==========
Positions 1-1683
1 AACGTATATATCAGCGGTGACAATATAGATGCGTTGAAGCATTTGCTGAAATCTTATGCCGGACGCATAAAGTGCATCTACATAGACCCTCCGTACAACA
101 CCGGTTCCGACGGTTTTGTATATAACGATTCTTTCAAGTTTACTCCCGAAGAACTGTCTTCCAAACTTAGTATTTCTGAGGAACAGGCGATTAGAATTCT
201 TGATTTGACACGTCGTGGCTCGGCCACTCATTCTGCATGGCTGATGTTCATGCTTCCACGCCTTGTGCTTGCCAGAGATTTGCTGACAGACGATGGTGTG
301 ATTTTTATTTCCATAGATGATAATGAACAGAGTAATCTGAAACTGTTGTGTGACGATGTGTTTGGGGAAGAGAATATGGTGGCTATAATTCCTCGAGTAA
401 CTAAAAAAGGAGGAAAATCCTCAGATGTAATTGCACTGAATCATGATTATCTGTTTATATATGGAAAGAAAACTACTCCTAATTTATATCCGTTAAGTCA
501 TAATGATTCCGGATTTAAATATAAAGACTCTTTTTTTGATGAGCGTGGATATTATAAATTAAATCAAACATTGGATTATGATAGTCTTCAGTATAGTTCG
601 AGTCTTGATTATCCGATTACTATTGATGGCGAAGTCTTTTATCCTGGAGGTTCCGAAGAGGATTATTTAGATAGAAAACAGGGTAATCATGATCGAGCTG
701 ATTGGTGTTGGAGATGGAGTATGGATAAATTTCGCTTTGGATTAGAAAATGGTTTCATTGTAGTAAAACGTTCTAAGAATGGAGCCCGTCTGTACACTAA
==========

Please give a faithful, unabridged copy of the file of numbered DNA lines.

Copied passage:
Positions 1-1683
1 AACGTATATATCAGCGGTGACAATATAGATGCGTTGAAGCATTTGCTGAAATCTTATGCCGGACGCATAAAGTGCATCTACATAGACCCTCCGTACAACA
101 CCGGTTCCGACGGTTTTGTATATAACGATTCTTTCAAGTTTACTCCCGAAGAACTGTCTTCCAAACTTAGTATTTCTGAGGAACAGGCGATTAGAATTCT
201 TGATTTGACACGTCGTGGCTCGGCCACTCATTCTGCATGGCTGATGTTCATGCTTCCACGCCTTGTGCTTGCCAGAGATTTGCTGACAGACGATGGTGTG
301 ATTTTTATTTCCATAGATGATAATGAACAGAGTAATCTGAAACTGTTGTGTGACGATGTGTTTGGGGAAGAGAATATGGTGGCTATAATTCCTCGAGTAA
401 CTAAAAAAGGAGGAAAATCCTCAGATGTAATTGCACTGAATCATGATTATCTGTTTATATATGGAAAGAAAACTACTCCTAATTTATATCCGTTAAGTCA
501 TAATGATTCCGGATTTAAATATAAAGACTCTTTTTTTGATGAGCGTGGATATTATAAATTAAATCAAACATTGGATTATGATAGTCTTCAGTATAGTTCG
601 AGTCTTGATTATCCGATTACTATTGATGGCGAAGTCTTTTATCCTGGAGGTTCCGAAGAGGATTATTTAGATAGAAAACAGGGTAATCATGATCGAGCTG
701 ATTGGTGTTGGAGATGGAGTATGGATAAATTTCGCTTTGGATTAGAAAATGGTTTCATTGTAGTAAAACGTTCTAAGAATGGAGCCCGTCTGTACACTAA